Its good to see that NI are taking this seriously with a change to "In Development" status. 

Member

Hi all,

finally I've managed to create a VHD bootable image of the USB DesktopPC Utility disk.

For those interested: v2014, v2015

 

ps: I think that this do not violate any (C) but if NI thinks in a different way I'll remove the files.

Proven Zealot

Not sure how I forgot to post this here but in addition to being able to have a RT VM as described earlier.  There is also a way to have a Linux RT VM as described here.  There is no embedded UI, and MAX doesn't recognize it so updating software has to be done manually.  But deploying VIs that don't rely on extra software like DAQmx work, and you can play around with the system exec and call library node to test calling into the Linux OS functions.

Member

I have successfully managed to spin up a VM for Linux RT so far its working perfectly. The embedded UI even works and the VM can be updated VIA Max, 

 

Ill list out my steps below if anybody is interested in getting it to work. 

 

  1. Create New VM
    1. Select Linux
    2. Ubuntu 64 Bit
    3. 2GB of RAM
    4. 10GB Storage Drive
  2. Open Settings for new VM
    1. In System
      1. Enable EFI
    2. Network
      1. Adapter 1
        1. Host-only Adapter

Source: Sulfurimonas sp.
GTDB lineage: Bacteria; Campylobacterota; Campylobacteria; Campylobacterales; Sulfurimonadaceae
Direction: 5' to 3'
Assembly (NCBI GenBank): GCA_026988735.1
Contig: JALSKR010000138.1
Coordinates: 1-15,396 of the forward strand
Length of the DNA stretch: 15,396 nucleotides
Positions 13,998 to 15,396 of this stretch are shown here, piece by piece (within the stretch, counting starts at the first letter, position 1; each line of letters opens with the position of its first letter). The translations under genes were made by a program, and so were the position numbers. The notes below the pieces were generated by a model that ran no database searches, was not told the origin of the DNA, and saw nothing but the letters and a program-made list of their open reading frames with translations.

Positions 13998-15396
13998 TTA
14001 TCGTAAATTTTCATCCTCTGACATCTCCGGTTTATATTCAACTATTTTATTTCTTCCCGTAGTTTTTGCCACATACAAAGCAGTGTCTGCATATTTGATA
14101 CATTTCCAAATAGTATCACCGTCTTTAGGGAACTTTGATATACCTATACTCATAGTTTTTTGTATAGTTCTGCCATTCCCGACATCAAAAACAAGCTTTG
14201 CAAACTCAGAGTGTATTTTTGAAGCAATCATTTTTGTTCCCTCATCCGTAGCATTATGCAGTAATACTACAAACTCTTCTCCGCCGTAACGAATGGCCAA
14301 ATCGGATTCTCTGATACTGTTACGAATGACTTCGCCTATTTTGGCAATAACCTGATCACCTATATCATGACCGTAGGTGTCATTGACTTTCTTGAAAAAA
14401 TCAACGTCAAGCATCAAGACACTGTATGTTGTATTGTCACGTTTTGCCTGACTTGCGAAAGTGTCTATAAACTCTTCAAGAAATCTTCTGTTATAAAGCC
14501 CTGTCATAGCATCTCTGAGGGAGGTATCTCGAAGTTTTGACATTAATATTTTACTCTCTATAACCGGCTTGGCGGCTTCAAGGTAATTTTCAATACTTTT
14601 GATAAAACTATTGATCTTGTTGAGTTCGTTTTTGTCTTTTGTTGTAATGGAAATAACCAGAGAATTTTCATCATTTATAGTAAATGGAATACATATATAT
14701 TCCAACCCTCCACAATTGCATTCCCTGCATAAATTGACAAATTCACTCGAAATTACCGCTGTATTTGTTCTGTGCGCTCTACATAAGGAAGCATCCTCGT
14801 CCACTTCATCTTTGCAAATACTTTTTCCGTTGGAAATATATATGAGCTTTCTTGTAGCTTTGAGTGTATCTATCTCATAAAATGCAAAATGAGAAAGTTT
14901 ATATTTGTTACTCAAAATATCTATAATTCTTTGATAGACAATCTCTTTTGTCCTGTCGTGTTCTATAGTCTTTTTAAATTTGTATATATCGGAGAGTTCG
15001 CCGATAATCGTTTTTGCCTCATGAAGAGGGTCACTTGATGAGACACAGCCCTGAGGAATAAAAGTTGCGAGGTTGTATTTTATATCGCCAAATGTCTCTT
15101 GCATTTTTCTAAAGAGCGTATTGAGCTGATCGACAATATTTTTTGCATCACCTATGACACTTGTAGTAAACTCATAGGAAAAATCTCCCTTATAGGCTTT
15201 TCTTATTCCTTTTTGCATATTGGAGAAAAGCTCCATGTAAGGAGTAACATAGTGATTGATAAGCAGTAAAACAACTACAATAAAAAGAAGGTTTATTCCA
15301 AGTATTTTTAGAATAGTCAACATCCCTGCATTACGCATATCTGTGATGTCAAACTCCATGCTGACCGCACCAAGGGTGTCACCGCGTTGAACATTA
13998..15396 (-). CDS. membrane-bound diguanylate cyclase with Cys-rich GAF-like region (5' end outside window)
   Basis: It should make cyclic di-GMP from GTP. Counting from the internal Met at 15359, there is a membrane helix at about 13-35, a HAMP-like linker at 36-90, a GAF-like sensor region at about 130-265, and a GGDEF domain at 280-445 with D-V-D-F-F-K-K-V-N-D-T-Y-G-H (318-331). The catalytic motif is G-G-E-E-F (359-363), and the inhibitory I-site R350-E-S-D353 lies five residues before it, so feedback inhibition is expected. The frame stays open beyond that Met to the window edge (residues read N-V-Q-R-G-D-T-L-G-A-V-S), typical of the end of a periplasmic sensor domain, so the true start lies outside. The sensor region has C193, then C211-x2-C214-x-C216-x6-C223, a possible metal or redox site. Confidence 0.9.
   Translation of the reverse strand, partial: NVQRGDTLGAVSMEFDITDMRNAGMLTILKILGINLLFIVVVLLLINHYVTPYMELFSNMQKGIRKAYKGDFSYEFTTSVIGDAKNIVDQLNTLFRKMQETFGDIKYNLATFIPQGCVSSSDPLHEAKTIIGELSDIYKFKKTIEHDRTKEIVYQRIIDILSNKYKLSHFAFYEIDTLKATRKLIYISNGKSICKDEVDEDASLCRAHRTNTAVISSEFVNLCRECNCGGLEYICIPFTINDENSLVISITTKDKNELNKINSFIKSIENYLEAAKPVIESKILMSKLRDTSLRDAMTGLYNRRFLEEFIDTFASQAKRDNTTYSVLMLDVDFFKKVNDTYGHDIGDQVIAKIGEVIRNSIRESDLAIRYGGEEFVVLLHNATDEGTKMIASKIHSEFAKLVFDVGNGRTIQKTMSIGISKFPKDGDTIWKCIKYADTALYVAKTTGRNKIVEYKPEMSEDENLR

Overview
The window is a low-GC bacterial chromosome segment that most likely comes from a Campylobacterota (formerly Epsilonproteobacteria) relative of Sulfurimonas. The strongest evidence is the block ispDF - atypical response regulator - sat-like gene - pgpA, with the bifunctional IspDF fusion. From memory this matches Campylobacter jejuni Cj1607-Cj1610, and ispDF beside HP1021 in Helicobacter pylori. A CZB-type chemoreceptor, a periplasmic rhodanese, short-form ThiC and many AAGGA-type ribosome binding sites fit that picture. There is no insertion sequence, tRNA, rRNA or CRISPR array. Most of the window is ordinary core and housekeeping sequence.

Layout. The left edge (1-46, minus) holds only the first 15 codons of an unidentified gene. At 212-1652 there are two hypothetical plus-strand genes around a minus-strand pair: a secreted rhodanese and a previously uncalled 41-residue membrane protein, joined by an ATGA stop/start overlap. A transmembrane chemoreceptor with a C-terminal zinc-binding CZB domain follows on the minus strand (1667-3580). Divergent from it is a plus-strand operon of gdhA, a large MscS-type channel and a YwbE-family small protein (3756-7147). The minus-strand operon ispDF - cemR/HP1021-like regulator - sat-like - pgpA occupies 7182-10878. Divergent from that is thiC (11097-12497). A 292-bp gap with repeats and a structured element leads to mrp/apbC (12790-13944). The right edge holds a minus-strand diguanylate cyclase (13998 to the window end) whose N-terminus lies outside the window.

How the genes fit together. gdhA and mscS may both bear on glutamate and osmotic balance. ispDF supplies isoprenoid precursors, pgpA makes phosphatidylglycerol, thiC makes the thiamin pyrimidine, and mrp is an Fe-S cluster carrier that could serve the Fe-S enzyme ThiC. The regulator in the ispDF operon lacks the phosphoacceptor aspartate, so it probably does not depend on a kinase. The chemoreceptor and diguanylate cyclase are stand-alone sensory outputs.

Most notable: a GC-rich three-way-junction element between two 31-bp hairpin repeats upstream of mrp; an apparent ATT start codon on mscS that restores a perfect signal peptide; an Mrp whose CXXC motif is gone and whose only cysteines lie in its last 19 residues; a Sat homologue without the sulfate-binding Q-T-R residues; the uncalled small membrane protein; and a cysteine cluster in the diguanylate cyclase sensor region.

2. Adapter 2 (Optional)
        1. Bridged
        2. Required for the VM to get internet access
    3. USB
      1. Unable USB 3 (KEYBOARD WILL NOT WORK WITHOUT THIS STEP)
        1. This will require the expansion pack to be installed
  3. Start-up VM
    1. When Prompted point the VM to
      1. C:\Program Files (x86)\National Instruments\RT Images\Utilities\Linux RT PXI Safemode
      2. There should be an ISO in a folder
    2. During boot press the up arrow to select verbose
    3. You should then be greeted by the install screen asking you to enter y to install #
      1.  If your keyboard will now not respond
        1. Plug in a USB one if you haven't already
        2. Click devices>USB>Click your USB keyboard
        3. Its should now let you continue
    4. Eject installation media
    5. Reboot VM

You should now be able to see your VM in NI MAX and install any software you require. 

MAX ScreenMAX Screen

You can enable the UI if you install LabVIEW 2017 Realtime

UI RunningUI Running

You can also add the VM to a project and target it then run code directly 

Running SystemRunning System

Hope this helps


Certified LabVIEW Architect, Certified Professional Instructor

CLA CPI

Member

Excellent 😄

From which toolkit is installed this iso ?

Member

The .iso contains just Linux Real-time safemode. It’s similar to getting a cRIO and then wiping the disk via NI MAX it shows as “same mode no software installed” 

 

The .iso file is installed on your PC when you install Real-time. I currently have LabVIEW 2019, 2018 and 2017 installed. 


Certified LabVIEW Architect, Certified Professional Instructor

CLA CPI